Piggy Bank (Picture: Wikimedia Commons/401(K) 2012) Piggy Bank (Picture: Wikimedia Commons/401(K) 2012)
Dutch people fear investing; liken it to gambling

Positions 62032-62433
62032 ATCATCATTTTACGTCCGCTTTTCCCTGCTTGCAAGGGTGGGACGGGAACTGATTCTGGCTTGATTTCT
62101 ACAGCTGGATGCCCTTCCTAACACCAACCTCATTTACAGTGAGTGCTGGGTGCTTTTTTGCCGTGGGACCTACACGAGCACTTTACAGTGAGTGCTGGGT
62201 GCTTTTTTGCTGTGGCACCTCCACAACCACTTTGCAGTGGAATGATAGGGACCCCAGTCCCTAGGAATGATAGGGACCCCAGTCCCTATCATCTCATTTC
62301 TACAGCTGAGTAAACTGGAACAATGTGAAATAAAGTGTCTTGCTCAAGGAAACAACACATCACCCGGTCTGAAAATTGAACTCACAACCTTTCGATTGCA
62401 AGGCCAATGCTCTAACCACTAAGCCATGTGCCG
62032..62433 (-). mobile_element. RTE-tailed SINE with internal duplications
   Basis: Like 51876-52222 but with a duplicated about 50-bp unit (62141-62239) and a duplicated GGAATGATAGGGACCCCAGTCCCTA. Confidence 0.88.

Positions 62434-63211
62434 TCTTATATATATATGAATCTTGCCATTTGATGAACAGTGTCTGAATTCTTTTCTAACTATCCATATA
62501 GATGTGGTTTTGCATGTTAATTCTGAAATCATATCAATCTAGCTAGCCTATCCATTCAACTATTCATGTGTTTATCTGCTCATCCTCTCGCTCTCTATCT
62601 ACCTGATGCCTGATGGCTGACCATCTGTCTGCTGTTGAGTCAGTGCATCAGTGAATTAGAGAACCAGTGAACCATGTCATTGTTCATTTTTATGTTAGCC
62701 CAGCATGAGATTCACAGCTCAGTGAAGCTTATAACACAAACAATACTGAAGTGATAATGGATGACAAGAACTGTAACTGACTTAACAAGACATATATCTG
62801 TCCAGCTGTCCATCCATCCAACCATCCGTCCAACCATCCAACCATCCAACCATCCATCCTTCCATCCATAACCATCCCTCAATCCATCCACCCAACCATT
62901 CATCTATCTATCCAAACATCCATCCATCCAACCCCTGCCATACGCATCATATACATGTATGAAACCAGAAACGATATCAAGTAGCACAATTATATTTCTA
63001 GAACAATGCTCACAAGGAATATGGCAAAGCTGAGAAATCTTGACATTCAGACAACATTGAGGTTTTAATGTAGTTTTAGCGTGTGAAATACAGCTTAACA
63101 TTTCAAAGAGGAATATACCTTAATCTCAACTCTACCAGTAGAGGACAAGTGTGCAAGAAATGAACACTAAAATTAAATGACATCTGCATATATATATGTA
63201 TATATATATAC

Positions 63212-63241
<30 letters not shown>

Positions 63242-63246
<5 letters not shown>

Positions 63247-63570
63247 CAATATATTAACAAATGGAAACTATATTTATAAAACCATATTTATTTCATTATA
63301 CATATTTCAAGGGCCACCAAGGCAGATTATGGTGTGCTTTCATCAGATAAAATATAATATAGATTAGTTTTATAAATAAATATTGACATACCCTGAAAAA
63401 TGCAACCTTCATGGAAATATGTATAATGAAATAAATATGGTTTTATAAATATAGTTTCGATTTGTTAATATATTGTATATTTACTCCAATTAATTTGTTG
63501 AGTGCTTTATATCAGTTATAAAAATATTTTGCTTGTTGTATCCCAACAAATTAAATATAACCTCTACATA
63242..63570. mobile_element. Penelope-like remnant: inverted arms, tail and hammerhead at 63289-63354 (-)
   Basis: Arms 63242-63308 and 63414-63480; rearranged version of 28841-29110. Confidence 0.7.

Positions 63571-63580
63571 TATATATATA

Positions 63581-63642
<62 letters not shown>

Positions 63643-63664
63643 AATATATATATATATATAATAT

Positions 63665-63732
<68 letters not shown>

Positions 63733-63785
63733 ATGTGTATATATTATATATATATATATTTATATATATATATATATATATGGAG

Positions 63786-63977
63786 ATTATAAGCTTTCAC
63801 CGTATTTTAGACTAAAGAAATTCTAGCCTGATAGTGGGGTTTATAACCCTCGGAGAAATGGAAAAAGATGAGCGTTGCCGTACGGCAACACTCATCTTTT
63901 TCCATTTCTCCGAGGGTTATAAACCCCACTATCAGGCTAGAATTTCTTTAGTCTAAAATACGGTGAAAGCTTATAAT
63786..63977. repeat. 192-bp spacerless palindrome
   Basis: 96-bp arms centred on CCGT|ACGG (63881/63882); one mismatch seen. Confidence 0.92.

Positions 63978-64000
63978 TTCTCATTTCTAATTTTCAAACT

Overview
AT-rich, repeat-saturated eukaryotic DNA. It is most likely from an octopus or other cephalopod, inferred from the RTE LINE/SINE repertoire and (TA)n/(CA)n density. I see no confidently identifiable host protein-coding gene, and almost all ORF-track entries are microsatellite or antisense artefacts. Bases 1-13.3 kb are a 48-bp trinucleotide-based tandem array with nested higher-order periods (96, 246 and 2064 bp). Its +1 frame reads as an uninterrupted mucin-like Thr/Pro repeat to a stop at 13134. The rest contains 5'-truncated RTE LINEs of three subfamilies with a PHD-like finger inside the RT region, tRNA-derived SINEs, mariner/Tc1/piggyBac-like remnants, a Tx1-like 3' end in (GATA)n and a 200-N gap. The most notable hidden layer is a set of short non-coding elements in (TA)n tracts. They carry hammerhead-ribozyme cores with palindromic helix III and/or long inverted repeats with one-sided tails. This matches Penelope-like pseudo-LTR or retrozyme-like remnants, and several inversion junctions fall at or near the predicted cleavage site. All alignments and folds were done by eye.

Dutch people find it "scary" to invest money in stock and bonds. Nearly 60 percent of Dutch see investing as gambling, according to a international survey by asset manager BlackRock among over 31 thousand people in 20 countries, NU reports. According to BlackRock, this fear of investing may have to do with the fact that only one in seven Dutch make use of a professional financial adviser. Only 6 percent of Dutch woman feel knowledgeable on investments. And 33 percent of men feel the have investment sense. The Netherlands has the lowest percentage of investors, with only 27 percent of Dutch putting money in stocks and bonds. At the same time, the Netherlands also has the highest percentage of savers in Europe - 78 percent. "The Dutch now simply have an ingrained aversion to the risk of losing money and find that freely available money feels more secure than investments." Bob Hendriks, head of Retail Nederland at BlackRock, explains. The most important reasons for saving or investing is to create a financial buffer and repaying a mortgage. In the rest of Europe, the biggest financial priority is building up a pension. The financial sector is still suffering from image problems caused by the financial crisis. Only a fifth of Europeans trust their banks. And only 5 percent trust asset managers and companies in investment management.